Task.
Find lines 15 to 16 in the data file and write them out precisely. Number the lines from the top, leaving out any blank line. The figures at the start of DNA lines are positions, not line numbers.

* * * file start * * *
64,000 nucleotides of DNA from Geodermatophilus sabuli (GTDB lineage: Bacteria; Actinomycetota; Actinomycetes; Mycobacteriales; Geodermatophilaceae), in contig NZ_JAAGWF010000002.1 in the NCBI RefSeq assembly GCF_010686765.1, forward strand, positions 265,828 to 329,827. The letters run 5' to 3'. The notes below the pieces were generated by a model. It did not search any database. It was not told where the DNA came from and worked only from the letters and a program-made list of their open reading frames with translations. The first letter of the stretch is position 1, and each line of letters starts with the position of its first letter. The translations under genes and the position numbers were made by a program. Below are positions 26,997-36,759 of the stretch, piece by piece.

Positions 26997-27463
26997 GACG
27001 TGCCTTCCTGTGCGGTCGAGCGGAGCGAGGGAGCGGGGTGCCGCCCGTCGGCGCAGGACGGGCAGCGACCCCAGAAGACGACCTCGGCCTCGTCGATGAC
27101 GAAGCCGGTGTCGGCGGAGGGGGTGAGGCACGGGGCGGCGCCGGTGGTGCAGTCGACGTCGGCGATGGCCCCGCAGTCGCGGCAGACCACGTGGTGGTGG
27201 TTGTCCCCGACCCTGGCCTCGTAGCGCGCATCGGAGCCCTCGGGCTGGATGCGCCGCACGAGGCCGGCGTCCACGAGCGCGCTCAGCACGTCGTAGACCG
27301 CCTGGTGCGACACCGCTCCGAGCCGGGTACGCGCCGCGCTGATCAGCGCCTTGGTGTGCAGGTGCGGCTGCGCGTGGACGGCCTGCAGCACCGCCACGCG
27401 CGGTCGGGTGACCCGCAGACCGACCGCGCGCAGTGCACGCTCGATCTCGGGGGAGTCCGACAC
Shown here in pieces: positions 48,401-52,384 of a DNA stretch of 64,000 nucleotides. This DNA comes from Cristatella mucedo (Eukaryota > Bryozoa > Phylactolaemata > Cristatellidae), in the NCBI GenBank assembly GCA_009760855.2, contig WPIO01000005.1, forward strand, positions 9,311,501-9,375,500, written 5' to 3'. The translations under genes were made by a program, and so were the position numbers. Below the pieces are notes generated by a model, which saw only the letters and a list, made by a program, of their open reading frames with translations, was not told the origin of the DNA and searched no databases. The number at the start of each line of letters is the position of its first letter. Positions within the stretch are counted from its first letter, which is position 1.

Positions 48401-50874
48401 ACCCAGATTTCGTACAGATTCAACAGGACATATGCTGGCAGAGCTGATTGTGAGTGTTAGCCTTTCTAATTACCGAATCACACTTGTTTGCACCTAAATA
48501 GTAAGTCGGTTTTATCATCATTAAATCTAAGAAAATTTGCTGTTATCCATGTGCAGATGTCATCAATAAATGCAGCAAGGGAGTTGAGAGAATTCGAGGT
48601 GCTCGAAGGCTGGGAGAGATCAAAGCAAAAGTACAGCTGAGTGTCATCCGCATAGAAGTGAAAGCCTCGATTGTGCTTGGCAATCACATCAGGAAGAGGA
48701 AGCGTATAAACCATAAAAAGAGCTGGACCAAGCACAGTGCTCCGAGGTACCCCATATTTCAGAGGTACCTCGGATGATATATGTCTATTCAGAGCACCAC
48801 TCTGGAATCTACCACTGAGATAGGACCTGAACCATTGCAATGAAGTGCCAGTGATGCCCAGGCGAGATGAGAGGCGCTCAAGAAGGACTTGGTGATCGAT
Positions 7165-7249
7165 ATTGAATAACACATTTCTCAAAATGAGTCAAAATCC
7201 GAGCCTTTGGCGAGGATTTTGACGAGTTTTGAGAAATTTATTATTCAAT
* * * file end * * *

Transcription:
48801 TCTGGAATCTACCACTGAGATAGGACCTGAACCATTGCAATGAAGTGCCAGTGATGCCCAGGCGAGATGAGAGGCGCTCAAGAAGGACTTGGTGATCGAT
Positions 7165-7249